What if it All Went Right?

“I have experienced a good many sorrows in my life… most of which have never happened.”  This quote by Mark Twain has many reported variations, but the common theme is that much suffering in life is for things imagined.

I often pose hypothetical situations to my children and ask them how we could make things happen.  I have one particularly “realistic” son who can usually give me all the reasons why it won’t work.  From patent issues to government regulations to general lack of public reception, there are generally multiple reasons why many of our ideas can’t be brought into reality.

I admit, I sometimes find myself in that same situation.  Making excuses for why “it” won’t work.  These imaginary road blocks that I imagine have kept me from moving forward on many occasions.  But, there are times that I haven’t listened to all those excuses and reasons and I have given myself permission to dream with the whole excitement and enthusiasm of one who has unbridled faith in the possibilities of achieving their dreams.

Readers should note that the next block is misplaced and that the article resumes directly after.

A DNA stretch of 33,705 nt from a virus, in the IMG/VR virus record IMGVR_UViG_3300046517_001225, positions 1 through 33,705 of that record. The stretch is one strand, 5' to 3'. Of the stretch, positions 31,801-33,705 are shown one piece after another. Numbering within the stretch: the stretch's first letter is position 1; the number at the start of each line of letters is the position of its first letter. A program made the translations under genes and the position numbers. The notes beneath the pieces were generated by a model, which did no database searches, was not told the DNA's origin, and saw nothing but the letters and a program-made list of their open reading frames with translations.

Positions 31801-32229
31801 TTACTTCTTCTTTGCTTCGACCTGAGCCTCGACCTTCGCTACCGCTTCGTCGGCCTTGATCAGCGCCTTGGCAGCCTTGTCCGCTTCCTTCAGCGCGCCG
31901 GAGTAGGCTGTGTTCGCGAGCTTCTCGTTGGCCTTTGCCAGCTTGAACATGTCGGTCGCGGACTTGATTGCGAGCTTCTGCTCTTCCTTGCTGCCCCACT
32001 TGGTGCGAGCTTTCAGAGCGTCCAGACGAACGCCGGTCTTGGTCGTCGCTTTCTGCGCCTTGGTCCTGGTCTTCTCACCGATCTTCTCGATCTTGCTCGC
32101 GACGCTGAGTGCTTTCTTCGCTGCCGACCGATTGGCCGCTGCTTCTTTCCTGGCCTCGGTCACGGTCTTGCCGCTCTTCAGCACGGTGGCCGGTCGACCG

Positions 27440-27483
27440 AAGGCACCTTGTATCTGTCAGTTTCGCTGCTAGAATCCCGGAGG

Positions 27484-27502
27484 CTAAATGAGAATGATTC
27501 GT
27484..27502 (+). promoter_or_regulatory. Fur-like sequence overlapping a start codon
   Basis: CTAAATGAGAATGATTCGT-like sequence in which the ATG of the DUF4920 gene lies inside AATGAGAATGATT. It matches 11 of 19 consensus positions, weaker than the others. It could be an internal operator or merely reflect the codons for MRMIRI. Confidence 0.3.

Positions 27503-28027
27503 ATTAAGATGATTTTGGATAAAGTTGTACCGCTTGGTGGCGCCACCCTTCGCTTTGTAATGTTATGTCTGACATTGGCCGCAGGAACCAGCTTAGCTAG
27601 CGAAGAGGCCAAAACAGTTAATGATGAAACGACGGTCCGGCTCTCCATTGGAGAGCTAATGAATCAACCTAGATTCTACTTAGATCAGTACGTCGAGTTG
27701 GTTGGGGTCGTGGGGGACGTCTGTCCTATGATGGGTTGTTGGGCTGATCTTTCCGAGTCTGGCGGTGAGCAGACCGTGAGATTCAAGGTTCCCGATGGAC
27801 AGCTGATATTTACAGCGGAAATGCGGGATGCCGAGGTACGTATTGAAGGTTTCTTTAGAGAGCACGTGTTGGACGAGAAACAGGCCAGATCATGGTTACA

I have learned that there is only one cure for anxiety.  Picture the situation which scares you coming out with the best possible outcome, as though it has been orchestrated by divine guidance.

In 1998, after having several miscarriages, I found myself in the care of a fertility specialist. He ran all kinds of tests on both my husband and me and the conclusion was that while we would probably get pregnant many more times, there were about 23 reasons why we would never give birth to another child.

Fast forward 20 years, they were partially right. I did get pregnant many more times. In total I have had 42 confirmed pregnancies. However, I have given birth to 8 breathing children. 5 boys and 3 girls. In that moment if I had listened and resigned myself to someone else’s prediction for my life, I would have missed out on so much.

Instead, I expected the best, and I was rewarded for my persistence.

I used to paint the devil on the wall. I felt like if I prepared, I would be able to handle things if he showed up. What I have since learned is that I was creating a self-fulfilling prophecy.

Everything first exists as a thought. By imagining the worst, I am breathing life into that potentiality.

I much prefer the best possible outcome, because,

what if I make a difference?

What if I change somebody’s life for the better?

What if I am the change the world is waiting for?

I would much rather live with that potentiality…

What if it all goes right?